I measured Calcium Hardness again and this time it is lower, but not that much lower perhaps 130. I still think something is not right. I will measure again in the morning after the water in there has had a night to sit in the crystals, and will look for rock salt.

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#5: Post by ladalet »

Most water softeners use extra coarse rock salt. You can buy it at any Home Depot or Lowes for about $4 a bag. Some use pellets, I tried those by mistake my first time charging my water softener. The take over a week to dissolve. My water just would not stop tasting salty. So, I recommend avoiding the pellets.

The water charging procedure is pretty simple. The upper valve is the water inlet valve and the lower the output valve. Both valves have 3 positions.

1) Left: On the upper valve placing the lever in the left position allows water pressure to enter the softener. Left on the lower valve allows water to leave the water softener to your espresso machine, refrigerator, facet , etc ...

2) Up: Up on both valve shuts them off to any water flow.

3) Right: Right on the upper valve diverts water pressure out the backside of the valve bypassing the water softener tank. I never use this position on the upper valve. Right on the lower valve diverts the water out of the softener tank as part of the flushing procedure. There should be a small hex head restrictor to reduce flow out of the lower valve during flushing.

In normal operation both the upper and lower valves are in the left had position allowing water to enter the tank from the top and to exit the tank from the bottom.

To begin flushing you will need to:

1) connect a rubber drain tube the the right side of both the upper and lower valves. There is a nipple there to fit it over. Place the other end in the sink or drain. On the lower valve first remove the hex head restrictor before connecting the rubber drain tube. Removing the flow restrictor allows the water to drain out faster so you will have room to add salt without having to wait and hour.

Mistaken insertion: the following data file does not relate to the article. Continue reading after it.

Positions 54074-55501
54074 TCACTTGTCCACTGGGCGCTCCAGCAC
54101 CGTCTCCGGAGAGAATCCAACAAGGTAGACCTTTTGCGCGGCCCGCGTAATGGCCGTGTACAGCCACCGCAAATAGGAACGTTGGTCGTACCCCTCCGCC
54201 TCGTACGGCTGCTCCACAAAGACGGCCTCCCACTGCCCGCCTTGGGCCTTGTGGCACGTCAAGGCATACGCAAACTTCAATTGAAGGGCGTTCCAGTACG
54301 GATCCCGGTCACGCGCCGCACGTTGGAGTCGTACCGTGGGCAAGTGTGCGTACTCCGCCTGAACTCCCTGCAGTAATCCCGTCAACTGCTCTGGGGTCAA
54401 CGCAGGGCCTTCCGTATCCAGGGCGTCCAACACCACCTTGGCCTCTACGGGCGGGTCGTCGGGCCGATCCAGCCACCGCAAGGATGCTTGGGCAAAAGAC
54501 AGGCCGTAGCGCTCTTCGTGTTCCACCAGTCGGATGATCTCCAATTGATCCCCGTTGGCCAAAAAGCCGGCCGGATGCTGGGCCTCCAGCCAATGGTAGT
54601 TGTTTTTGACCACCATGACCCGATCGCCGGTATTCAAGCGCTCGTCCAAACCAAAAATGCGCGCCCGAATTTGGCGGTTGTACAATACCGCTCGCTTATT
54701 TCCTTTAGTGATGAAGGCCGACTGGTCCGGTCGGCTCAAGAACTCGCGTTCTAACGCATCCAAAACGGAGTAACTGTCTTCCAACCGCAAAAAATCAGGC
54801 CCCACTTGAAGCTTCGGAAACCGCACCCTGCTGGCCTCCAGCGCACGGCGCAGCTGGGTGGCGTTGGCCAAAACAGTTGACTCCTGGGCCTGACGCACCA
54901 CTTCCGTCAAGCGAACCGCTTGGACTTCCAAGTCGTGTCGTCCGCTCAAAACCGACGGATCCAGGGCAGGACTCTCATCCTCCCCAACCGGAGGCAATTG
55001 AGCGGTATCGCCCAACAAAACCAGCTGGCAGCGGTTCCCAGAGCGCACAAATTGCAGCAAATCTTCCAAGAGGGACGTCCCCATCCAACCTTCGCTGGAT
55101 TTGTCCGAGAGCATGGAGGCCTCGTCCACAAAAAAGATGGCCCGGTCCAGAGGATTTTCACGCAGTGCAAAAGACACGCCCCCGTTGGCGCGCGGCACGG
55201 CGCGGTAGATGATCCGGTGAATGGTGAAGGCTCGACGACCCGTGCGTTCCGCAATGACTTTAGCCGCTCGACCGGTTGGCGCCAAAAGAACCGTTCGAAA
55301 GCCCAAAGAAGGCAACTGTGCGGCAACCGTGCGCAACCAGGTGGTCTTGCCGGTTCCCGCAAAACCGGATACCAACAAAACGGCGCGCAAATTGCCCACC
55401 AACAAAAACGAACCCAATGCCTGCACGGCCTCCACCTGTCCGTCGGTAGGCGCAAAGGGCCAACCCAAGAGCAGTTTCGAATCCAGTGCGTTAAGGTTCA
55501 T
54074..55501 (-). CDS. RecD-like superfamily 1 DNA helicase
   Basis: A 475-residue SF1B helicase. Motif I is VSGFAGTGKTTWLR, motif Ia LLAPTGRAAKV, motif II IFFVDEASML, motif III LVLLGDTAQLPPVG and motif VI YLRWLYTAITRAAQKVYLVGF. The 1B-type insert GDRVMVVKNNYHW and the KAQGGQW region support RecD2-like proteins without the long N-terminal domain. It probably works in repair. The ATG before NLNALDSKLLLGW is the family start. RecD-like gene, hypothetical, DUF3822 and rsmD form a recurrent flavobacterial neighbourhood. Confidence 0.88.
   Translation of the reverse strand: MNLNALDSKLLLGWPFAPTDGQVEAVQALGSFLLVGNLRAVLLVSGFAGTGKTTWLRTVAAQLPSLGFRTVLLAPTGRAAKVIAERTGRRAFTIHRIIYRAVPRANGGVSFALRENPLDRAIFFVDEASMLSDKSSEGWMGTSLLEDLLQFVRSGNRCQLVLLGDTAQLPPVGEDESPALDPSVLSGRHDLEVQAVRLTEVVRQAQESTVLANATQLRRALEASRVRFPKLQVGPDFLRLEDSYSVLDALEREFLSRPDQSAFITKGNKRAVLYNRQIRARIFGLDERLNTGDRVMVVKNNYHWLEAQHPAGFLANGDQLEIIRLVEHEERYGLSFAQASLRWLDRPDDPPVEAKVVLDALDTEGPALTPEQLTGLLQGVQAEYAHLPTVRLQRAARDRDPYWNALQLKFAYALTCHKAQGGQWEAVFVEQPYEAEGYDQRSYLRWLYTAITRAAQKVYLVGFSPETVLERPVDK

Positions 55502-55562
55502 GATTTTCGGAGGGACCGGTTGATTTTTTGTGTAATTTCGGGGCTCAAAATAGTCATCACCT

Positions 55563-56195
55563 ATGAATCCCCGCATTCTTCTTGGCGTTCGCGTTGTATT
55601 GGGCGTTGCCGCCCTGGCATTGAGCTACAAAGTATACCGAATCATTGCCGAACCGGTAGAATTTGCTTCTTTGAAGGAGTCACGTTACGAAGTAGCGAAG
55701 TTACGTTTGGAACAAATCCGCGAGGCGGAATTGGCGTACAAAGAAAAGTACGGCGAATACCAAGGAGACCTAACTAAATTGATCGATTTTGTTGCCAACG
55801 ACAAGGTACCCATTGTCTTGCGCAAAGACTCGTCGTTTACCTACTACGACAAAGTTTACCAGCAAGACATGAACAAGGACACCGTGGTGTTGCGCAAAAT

2) move the upper valve to the "UP" position to stop water pressure from entering the tank. Move the lower valve to the "LEFT" position to allow water to drain from the tank and to reduce pressure.

3) Unscrew the cap a few turns, remove the retaining bracket, and then remove the lid.

4) Once the water level is low enough add the recommended amount of coarse rock salt (mine recommends 2.2 pounds), replace the lid, and move the lower valve to the "UP" position.

5) Remove the drain tube from the lower valve, re-insert the hex flow restrictor, and put the drain tube back in place again. Make sure that both upper and lower drain tubes are directed towards some kind of drain. * (see note below)

6) Move the lower valve to the left and the upper valve to the right. A small amount of water should be trickling out of the lower
drain tube. After about 40min the water should lose its briny taste.

*If your flow restrictor is missing, just make sure the lower valve is open just enough for water to just drizzle out.

7) After the water trickling out of the lower valve no longer tastes salty, turn the lower valve to the "LEFT" position, and remove the drain tubes. You are done
Lance Goffinet
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rfc (original poster)